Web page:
おてもと does refer to chopsticks but it is not "another word for chopsticks." That is, you won't say おてもとを取ってください nor 新しいおてもとを買ってこようかな. According to the source article that Chocolate's Wikipedia article mentions, the word came from a reference to "お手もと箸" (chopsticks for your personal use) in contrast to "お取り箸", which refers to chopsticks for shared dishes that ...


9

As with almost anything, there are people who care and others who don't! But it is definitely a thing to consider if you are trying to write well. Degrees of severity There are two angles to this. One is “trivial“, in that the consideration is mostly about legibility, flow, and aesthetics. The other is more consequential, where the “false compound” could ...


9

There you go. (Body must be at least 30 characters.)


9

If you look at the real scale image of 我艦隊於黄海清艦撃沈之圖, you can see a few small okurigana attached to kanji. Although it does not conform today's standard orthography, it makes the name unambiguously read as 我【わ】が艦隊【かんたい】黄海【こうかい】に於【おい】て清艦【しんかん】を撃【う】ち沈【しず】(め/む)る之【の】圖【ず】, which basically agrees with that romaji (except it's shinkan, which seems to be a typo). 於 ...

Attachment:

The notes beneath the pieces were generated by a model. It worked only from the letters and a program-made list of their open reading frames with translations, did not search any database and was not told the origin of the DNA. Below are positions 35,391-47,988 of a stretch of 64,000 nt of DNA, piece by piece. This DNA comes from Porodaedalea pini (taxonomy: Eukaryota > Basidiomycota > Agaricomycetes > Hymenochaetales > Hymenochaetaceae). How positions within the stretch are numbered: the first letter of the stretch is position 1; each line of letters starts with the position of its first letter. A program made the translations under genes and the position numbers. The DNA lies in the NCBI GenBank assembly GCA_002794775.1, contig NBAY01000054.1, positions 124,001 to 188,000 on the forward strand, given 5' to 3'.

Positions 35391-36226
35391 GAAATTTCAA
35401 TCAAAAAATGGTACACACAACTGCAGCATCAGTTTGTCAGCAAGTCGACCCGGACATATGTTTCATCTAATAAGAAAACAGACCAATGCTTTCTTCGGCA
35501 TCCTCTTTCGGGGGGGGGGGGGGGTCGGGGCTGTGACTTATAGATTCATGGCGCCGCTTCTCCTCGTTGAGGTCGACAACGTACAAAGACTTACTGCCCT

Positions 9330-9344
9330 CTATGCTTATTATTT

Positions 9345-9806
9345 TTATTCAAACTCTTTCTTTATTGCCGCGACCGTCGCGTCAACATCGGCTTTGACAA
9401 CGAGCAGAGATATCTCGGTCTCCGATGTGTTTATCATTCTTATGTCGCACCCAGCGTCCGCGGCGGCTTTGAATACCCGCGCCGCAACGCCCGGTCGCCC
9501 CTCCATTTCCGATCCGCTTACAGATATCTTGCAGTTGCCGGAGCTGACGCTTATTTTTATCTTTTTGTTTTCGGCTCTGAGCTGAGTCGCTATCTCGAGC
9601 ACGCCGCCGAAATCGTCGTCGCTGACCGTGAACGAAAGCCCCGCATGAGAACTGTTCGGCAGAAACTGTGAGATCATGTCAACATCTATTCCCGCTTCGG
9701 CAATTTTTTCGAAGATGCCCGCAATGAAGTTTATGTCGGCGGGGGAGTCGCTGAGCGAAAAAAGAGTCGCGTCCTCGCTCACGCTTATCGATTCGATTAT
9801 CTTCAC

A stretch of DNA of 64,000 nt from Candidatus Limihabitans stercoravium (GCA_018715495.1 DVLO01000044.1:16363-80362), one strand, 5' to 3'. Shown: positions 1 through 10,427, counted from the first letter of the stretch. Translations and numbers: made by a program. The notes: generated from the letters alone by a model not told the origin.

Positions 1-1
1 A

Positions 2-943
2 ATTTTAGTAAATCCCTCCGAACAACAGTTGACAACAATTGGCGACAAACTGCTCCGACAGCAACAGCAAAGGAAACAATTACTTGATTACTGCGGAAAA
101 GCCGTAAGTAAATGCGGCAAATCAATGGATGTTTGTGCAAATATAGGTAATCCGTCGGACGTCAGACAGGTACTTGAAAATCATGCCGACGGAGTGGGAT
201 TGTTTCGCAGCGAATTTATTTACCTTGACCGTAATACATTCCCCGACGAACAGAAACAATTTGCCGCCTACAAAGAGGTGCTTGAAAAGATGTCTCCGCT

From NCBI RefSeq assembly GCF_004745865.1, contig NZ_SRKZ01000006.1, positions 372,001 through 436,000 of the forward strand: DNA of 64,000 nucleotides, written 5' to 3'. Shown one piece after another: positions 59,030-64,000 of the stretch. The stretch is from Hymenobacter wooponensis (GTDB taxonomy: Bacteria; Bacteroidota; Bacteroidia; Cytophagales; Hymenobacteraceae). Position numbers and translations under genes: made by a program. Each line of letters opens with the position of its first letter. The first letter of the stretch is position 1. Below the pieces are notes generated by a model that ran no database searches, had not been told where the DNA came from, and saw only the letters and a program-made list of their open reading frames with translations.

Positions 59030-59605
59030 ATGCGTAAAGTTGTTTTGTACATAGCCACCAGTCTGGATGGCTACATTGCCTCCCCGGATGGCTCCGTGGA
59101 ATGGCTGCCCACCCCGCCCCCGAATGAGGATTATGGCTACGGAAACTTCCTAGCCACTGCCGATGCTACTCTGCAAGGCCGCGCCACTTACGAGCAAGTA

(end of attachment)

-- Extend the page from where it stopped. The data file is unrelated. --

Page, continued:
8

Shogakukan does list the 難有 combination with a reading of ありがた in one place, in the title of a kabuki play: 難有御江戸景清. Poking around online suggests that this is read as ありがたやめぐみのかげきよ. The reversed kanji order would match Chinese syntax better than Japanese, making me wonder if this is simply a kanbun style of spelling. EDIT: Googling a bit more brought up ...


8

When talking about shi (and absence of si), to say "there is no si but shi in Japanese" is not really correct. The truth would rather be "there is no distinction between si and shi in Japanese". In other words, there is only one such "voiceless sibilant" phoneme in Japanese, which is usually written as /s/, and さしすせそ are phonemically parsed as /sa si su se ...